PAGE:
The 12 Bar Blues Guitar Lesson
If you’ve ever wanted to know what those cool rundowns and riffs are at the end of a 12 bar blues this lesson is just what you need!
The 12 bar blues or blues changes is one of the most prominent chord progressions in popular music. The blues progression has a distinctive form in lyrics, phrase, chord structure, and duration. In its basic form, it is predominantly based on the I, IV, and V chords of a key. Most guitar players and other musicians learn the basic structure but dont learn or understand the chord progressions used in the blues. The 12 bar guitar uses certain chords that create tension and want to resolve back to the tonic chord or the 1 chord in particular the 5 chord which is a 7th chord or dominant 7 of the key.
The most common musical form of blues is the 12-bar blues. The term “12-bar” refers to the number of measures, or musical bars, used to express the theme of a typical blues song. Nearly all blues music is played to a 4/4 time signature, which means that there are four beats in every measure or bar and each quarter note is equal to one beat.
A 12-bar blues is divided into three four-bar segments. A standard blues progression, or sequence of notes, typically features three chords based on the first (written as I), fourth (IV), and fifth (V) notes of an eight-note scale. The I chord dominates the first four bars; the IV chord typically appears in the second four bars (although in the example below, Elmore James introduces it in the first four bars); and the V chord is played in the third four bars.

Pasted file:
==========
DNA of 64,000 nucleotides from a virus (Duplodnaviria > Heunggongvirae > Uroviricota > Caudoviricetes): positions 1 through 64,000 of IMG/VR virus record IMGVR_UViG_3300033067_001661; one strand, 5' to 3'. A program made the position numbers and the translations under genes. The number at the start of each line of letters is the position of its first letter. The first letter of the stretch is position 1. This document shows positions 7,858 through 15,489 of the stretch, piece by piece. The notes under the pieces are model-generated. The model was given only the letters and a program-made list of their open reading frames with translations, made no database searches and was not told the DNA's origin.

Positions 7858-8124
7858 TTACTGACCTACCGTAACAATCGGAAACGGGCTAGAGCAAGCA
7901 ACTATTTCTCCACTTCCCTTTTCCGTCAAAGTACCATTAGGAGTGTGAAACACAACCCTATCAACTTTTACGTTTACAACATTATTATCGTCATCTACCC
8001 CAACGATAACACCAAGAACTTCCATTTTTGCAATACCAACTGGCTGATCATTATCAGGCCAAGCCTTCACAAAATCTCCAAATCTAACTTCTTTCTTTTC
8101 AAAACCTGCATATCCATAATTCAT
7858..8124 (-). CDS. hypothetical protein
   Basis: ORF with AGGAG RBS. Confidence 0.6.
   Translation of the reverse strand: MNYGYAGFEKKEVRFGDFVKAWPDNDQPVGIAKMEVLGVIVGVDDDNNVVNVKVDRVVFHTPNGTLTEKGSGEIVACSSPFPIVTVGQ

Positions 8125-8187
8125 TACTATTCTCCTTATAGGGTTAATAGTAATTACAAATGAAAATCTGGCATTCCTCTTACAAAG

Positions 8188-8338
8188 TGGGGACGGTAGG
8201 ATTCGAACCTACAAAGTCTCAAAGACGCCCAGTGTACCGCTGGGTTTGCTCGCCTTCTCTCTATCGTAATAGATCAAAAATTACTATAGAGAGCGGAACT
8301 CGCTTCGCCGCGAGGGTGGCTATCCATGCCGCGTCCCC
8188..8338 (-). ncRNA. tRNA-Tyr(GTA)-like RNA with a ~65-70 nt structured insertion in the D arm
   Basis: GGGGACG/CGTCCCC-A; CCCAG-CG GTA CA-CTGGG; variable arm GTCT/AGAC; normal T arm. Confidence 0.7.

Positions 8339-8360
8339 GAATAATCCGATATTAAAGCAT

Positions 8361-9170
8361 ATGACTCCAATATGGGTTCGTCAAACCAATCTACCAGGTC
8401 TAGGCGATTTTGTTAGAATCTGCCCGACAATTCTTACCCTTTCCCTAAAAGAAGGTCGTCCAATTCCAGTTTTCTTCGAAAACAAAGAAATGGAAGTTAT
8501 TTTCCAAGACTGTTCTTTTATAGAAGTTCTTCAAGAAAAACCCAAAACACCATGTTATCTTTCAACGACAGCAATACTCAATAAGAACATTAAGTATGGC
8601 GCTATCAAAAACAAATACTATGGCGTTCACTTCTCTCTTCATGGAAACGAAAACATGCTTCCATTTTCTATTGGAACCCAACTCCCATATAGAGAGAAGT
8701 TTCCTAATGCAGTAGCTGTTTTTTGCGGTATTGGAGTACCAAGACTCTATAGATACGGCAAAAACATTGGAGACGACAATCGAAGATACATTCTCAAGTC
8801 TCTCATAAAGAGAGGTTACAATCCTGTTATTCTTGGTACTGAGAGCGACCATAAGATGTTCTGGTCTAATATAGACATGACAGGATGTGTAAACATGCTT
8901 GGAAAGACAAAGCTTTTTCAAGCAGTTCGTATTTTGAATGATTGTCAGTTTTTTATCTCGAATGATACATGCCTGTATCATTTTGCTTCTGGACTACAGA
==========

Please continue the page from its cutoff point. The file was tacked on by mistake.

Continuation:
Below is an example of a 12-bar blues stanza from “Dust My Broom,” as performed by Elmore James, and broken down by bars (measures), beats, chords, and lyrics:
In each 12-bar stanza, the third four-bar segment (in the example above, the 9-12th bars), serves to resolve the previous four-bar segments. The resolution may signal the end of the song or set up another stanza. If the song continues, the transition to the next stanza is known as the turnaround. “Dust My Broom,” for example, contains seven 12-bar stanzas, with a turnaround between each.
Not all blues songs follow the 12-bar format, but by understanding this basic musical framework, the listener will gain a deeper understanding and appreciation for all blues music.
Moody Blues singer Ray Thomas dies at 76
The musician, who played the flute solo on one of the band’s biggest hits, Nights in White Satin, had suffered from prostate cancer
The Moody Blues star Ray Thomas has died at the age of 76. The flautist and vocalist died suddenly on Thursday, his record label said.
Cherry Red Records and Esoteric Recordings said in a statement: “We are deeply shocked by his passing and will miss his warmth, humour and kindness. It was a privilege to have known and worked with him and our thoughts are with his family and his wife, Lee, at this sad time.”